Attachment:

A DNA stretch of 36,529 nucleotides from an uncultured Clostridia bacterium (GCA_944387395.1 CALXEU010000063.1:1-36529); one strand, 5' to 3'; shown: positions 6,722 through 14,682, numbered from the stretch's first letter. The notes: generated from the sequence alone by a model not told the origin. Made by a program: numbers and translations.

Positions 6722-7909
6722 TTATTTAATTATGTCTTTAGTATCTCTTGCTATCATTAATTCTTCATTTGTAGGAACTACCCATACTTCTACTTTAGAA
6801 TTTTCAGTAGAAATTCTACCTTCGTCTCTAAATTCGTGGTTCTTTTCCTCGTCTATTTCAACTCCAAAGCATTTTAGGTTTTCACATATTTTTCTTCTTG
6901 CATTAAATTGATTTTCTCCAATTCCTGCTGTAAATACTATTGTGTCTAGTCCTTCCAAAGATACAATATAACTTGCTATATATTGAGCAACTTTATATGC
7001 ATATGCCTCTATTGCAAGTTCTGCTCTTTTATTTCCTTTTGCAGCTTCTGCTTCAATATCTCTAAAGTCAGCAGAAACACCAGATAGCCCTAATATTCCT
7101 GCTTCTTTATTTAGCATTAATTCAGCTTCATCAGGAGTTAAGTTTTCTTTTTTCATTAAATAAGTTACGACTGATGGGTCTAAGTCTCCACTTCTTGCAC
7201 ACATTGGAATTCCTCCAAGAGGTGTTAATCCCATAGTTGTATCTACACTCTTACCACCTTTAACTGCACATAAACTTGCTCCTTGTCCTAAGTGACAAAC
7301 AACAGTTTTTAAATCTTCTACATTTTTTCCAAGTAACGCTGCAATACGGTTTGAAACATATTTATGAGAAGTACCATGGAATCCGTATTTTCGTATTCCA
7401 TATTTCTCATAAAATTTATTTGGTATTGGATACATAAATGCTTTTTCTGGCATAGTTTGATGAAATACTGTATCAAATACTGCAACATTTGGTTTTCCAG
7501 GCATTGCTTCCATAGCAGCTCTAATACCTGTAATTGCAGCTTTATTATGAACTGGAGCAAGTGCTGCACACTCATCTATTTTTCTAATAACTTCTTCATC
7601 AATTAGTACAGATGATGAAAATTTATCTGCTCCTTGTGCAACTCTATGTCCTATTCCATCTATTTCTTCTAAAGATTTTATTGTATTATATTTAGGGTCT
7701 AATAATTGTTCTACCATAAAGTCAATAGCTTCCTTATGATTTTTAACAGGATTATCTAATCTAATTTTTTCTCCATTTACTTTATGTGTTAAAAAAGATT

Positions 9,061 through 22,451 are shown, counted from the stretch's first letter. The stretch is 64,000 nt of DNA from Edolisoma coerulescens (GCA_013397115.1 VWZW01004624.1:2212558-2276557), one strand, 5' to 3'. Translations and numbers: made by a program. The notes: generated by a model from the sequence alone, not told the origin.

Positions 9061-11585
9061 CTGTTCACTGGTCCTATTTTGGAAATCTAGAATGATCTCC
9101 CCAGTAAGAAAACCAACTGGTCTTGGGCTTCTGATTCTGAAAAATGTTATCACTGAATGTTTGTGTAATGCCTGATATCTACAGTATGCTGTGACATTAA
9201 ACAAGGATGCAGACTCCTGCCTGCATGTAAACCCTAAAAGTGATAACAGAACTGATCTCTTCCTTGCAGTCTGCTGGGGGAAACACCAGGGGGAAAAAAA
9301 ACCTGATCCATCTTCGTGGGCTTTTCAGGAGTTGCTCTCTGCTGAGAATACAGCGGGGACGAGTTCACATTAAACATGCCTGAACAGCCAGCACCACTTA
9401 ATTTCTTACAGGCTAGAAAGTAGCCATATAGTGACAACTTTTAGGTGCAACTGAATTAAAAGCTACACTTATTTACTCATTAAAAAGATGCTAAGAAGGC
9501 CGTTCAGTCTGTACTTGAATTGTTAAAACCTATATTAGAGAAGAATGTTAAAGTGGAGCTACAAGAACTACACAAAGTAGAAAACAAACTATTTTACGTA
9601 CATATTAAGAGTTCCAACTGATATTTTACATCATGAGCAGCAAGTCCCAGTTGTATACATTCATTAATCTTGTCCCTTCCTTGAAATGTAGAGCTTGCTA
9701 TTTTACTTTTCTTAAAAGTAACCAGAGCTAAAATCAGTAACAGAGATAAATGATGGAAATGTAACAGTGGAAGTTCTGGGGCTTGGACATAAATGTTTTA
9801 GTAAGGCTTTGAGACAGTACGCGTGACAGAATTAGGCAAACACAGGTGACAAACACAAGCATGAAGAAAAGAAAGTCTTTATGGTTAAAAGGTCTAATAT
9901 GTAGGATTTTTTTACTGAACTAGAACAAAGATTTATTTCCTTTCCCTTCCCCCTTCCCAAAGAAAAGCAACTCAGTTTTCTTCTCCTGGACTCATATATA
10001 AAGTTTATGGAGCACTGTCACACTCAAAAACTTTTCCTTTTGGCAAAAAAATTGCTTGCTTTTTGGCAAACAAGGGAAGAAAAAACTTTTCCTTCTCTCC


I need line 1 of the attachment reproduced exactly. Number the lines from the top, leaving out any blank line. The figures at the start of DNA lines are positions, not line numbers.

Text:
A DNA stretch of 36,529 nucleotides from an uncultured Clostridia bacterium (GCA_944387395.1 CALXEU010000063.1:1-36529); one strand, 5' to 3'; shown: positions 6,722 through 14,682, numbered from the stretch's first letter. The notes: generated from the sequence alone by a model not told the origin. Made by a program: numbers and translations.